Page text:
But now it seems that hope has been sparked only to be cruelly dashed before it had a chance to flower. The Master is dead. Killed by the hated Romans at the request, nay, at the stubborn insistence of her religious leaders, the same leaders who would keep her kind at the fringes of their precious sanctimonious society. Killed under false pretenses on the strength of spurious charges about his teaching instigated by those who had never been able to properly understand their own law, much less Jesus’ exposition of that law which was given for life. The leaders had never been able to counter the convincing authority and quiet integrity of his interpretations of their beloved law, but they had found a way to silence him for good.
Her hope for life is dead, cruelly snuffed out, and she is on her way to do the only thing she still can do for the one whom she called her beloved Lord. We don’t know how she has chaffed at the religious sensitivities that kept her from her friend’s side during the long Sabbath between the time of Jesus’ death on Friday afternoon, and this early morning journey on the first day of the week to perform the last loving service to his body. We do know that she wasted no time after the Sabbath, rising while it is still dark and making her way in the dark to the tomb where she had seen his body laid on Friday. And so Mary Magdalene came to the tomb...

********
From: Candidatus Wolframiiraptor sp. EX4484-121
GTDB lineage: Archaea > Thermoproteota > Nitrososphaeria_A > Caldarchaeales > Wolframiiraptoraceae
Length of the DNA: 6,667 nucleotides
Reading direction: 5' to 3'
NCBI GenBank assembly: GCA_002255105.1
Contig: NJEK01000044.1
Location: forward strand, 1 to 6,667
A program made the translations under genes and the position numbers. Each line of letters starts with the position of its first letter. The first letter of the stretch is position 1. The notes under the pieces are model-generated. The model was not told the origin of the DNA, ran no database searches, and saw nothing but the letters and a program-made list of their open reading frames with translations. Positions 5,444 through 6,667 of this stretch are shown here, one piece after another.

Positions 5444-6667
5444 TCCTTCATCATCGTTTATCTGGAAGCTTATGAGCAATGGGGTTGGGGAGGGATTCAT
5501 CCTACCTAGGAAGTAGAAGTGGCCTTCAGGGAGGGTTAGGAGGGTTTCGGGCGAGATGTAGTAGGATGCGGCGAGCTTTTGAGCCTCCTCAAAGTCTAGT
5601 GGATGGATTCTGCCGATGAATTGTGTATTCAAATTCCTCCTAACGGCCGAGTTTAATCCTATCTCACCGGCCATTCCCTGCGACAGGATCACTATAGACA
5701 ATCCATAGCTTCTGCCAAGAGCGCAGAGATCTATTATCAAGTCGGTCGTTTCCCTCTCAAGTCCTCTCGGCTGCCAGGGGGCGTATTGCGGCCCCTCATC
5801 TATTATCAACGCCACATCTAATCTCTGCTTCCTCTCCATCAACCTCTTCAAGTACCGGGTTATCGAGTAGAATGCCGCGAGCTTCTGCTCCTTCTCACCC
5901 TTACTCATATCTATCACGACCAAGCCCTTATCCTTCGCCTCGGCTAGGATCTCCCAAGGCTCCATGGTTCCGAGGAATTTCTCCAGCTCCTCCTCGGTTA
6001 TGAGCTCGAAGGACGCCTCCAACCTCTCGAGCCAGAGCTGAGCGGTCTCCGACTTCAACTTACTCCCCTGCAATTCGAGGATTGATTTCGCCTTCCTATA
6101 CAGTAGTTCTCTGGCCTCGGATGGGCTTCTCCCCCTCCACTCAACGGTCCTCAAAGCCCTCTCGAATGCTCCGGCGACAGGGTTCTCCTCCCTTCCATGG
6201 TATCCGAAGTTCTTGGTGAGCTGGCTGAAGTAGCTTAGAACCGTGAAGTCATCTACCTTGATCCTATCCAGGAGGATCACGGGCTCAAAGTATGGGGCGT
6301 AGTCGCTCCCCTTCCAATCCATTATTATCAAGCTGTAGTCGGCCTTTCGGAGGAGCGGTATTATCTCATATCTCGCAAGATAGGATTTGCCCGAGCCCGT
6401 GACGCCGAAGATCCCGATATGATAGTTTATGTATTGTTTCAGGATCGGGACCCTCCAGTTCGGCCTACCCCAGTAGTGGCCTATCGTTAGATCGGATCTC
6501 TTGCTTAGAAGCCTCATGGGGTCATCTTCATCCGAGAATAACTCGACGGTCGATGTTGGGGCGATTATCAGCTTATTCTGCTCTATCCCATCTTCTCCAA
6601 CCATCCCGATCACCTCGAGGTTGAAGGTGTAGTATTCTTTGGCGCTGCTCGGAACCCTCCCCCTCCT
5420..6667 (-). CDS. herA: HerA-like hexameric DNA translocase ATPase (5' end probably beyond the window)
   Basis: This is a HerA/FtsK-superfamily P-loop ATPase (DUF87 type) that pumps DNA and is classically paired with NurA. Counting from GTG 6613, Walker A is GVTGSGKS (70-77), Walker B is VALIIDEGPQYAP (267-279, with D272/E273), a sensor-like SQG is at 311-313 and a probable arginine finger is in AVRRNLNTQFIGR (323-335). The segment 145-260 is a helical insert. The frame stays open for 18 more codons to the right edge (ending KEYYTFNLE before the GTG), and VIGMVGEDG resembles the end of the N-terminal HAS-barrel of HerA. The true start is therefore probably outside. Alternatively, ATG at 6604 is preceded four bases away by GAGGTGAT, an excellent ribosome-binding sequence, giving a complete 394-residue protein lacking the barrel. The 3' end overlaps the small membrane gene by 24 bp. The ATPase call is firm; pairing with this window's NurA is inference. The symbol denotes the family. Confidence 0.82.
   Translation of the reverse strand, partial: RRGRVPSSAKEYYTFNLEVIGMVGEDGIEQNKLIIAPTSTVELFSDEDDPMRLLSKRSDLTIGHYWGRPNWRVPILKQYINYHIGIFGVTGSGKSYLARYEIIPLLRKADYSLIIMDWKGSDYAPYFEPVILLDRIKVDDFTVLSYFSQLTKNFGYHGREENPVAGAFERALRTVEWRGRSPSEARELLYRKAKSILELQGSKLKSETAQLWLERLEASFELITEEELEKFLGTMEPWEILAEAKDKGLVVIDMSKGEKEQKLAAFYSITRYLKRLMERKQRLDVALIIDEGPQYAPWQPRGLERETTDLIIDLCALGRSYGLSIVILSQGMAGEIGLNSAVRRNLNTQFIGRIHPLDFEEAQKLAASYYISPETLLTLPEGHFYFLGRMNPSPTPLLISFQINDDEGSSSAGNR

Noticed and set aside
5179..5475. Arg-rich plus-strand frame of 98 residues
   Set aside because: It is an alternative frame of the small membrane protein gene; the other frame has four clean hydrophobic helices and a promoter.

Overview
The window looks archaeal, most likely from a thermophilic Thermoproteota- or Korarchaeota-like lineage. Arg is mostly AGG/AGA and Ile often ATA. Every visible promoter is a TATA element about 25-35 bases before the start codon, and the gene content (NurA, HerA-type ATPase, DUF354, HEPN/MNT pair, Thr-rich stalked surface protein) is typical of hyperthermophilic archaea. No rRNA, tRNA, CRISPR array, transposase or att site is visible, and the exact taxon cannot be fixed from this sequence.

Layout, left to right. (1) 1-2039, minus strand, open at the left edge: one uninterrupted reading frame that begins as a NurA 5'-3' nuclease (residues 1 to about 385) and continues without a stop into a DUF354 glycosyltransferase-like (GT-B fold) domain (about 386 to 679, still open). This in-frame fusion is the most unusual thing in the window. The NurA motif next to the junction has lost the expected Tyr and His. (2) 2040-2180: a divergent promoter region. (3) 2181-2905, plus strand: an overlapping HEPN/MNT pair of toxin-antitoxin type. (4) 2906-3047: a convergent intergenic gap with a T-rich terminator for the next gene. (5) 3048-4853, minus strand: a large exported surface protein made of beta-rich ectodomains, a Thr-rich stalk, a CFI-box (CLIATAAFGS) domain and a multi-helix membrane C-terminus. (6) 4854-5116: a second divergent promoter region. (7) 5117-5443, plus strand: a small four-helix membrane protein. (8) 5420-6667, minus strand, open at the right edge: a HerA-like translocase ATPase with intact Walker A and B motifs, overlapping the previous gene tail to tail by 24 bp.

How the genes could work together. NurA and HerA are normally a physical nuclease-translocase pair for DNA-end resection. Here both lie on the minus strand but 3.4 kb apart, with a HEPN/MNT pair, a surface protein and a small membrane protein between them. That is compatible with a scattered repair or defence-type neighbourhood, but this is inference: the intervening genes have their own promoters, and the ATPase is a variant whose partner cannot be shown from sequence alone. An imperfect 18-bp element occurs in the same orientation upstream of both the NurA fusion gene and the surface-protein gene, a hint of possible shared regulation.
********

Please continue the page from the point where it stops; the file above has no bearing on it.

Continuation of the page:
and saw that the stone had been removed from the tomb.
20:2 So she ran -she ran!- and went to Simon Peter and the other disciple, the one whom Jesus loved, and said to them, "They have taken the Lord out of the tomb, and we do not know where they have laid him."
As if losing his living presence was not enough, now she has also lost his body. Even the last few moments with his body, doing what little she could in respect for Jesus, even that has been taken from her.